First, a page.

Cookies on this website
We use cookies to ensure that we give you the best experience on our website. If you click 'Continue' we'll assume that you are happy to receive all cookies and you won't see this message again. Click 'Find out more' for information on how to change your cookie settings.

Psychiatric genetics has been hampered by the fact that initially exciting findings from underpowered studies are so often not replicated in larger, more powerful, data sets. Here we show that the claims of Zhou et al. that neuropeptide Y (NPY) diplotype-predicted expression is correlated with trait anxiety (neuroticism) is not replicated in a data set consisting of phenotypically extreme individuals drawn from a large (n = 88,142) non-clinical population. We found no association between NPY diplotype or diplotype-predicted expression and neuroticism. Our reply to Zhou and colleagues forms part of a larger debate (see, for example, http://www.nature.com/news/2008/080709/full/454154a.html) about the efficacy and replicability of candidate driven versus genome wide approaches to psychiatric genetics.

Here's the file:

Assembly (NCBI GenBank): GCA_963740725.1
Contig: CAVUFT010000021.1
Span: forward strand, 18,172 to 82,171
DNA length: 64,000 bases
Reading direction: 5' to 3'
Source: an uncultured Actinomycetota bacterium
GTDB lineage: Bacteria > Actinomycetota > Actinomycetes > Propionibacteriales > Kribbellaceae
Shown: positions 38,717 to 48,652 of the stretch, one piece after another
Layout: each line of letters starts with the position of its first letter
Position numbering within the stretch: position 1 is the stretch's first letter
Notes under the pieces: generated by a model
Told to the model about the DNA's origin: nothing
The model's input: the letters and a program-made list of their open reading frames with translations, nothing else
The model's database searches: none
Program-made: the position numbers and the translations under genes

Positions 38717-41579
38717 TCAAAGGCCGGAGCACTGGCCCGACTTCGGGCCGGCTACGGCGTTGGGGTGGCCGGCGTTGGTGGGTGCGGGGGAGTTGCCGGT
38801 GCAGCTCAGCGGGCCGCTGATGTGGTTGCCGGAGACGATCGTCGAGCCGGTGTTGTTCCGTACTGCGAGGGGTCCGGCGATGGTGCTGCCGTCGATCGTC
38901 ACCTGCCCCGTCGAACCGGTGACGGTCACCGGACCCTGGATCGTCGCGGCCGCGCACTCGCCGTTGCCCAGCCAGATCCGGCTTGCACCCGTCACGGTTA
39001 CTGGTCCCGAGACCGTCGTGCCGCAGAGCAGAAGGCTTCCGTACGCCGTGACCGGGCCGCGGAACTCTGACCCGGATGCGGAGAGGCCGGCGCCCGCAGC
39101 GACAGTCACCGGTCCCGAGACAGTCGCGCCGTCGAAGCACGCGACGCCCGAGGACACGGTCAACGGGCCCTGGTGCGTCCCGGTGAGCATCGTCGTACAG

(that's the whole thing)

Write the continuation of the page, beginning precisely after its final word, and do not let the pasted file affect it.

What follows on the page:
Original publication

DOI

10.1038/nature07927

Type

Journal article

Journal

Nature

Publication Date

02/04/2009

Volume

458

Keywords

Genotype, Humans, Neuropeptide Y, Neurotic Disorders, Polymorphism, Single Nucleotide, Reproducibility of Results